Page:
The Real Deal - Summer 2019 Issue

Date: July 30, 2019

Opportunity is Knocking (at least in Baltimore County)

By: Jennifer R. Busse

Anyone active in the Baltimore County development arena is aware that the process never gets easier.  Regulations continue to tighten, communities continue to protest development, and costs continue to rise.  Earlier this summer, facing budget shortfalls, the Baltimore County Council passed legislation instituting impact fees on residential development and development impact surcharges on nonresidential and multi-family development.  (Reach out to us if you have any concerns on the impact of this legislation on any of your projects!)  As the saying goes, the only thing that remains constant is change.   
Scouring for opportunities is a developer’s specialty, and risk is inherent in the development business.  So naturally, Baltimore County’s quadrennial Comprehensive Zoning Map Process (“CZMP”) is a much anticipated event.  This upcoming 2020 cycle kicks off with the online public pre-filing period, opening on August 19th and running through August 30th.  Forms and links have yet to be released, but the fees have been published.  Filing early saves some money, and as in past years, community associations get a big discount.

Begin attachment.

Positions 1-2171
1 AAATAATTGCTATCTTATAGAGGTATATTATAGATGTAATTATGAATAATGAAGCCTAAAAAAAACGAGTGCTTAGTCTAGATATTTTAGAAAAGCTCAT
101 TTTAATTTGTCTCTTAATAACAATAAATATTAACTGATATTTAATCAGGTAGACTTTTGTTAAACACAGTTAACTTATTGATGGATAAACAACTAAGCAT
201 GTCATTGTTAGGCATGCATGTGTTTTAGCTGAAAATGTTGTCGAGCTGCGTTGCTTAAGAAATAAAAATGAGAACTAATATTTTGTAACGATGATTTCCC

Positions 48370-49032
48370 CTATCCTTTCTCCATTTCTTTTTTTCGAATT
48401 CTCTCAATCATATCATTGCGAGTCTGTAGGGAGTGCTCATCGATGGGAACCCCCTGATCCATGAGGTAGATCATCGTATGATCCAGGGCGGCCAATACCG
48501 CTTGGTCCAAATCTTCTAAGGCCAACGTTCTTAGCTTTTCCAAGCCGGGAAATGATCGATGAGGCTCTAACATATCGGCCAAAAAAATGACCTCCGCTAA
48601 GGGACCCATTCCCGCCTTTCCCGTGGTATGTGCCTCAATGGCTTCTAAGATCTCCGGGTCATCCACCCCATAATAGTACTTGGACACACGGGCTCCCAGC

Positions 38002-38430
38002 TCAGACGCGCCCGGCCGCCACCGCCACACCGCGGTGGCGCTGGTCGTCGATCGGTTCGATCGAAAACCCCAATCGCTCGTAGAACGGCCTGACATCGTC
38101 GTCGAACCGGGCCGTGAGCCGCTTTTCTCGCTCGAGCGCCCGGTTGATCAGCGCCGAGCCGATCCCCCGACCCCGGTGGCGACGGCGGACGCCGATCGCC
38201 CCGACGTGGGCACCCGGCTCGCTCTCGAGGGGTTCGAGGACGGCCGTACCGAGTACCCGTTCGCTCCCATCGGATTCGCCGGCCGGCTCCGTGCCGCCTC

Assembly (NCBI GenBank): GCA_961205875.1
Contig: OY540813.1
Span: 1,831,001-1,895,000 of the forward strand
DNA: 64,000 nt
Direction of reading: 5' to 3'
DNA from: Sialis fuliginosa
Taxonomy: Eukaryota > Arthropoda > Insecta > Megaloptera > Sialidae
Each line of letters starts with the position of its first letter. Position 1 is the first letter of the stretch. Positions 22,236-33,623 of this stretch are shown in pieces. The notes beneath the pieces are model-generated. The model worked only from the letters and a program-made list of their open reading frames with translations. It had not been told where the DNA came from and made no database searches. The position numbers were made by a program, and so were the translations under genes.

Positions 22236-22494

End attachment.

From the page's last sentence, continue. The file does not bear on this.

The Baltimore County CZMP is about a year long process since by law the County Council has to vote on all zoning requests by September 16, 2020.  (Exact date for this cycle’s vote is yet to be determined.)  Between now and then though, there are many steps along the way.  After the public has its filing period, the Planning Staff, Planning Board and County Council each get their windows of opportunity. 
Three very important things to remember: 
#1 - Anyone can put anyone’s property in play.  (Yes, this continues to shock the conscience.)  
#2 - Once property is in play, it is at risk for a zoning change.  The filing of a zoning request results in the creation of an “Issue”.  And once an Issue is filed, it CANNOT be withdrawn. 
#3 - While the applicant for a zoning request may seek to up-zone property, the Council can vote to do whatever they want.  They can down-zone or up-zone property.  And, zoning lines need NOT follow property lines so the Council can even split zone property. 
Another thing to keep in mind, if you are considering developing property and have not yet filed the concept plan or limited exemption request, you may want to do so before September 1, 2019.  Otherwise, if a CZMP Issue is filed for your property by the Planning Staff, Planning Board or County Council, you will not be able to vest the project until afterthe legislation goes into effect for the new zoning maps.  There are a host of things to consider in this regard and we encourage you to reach out to talk the impact of timing decision through carefully.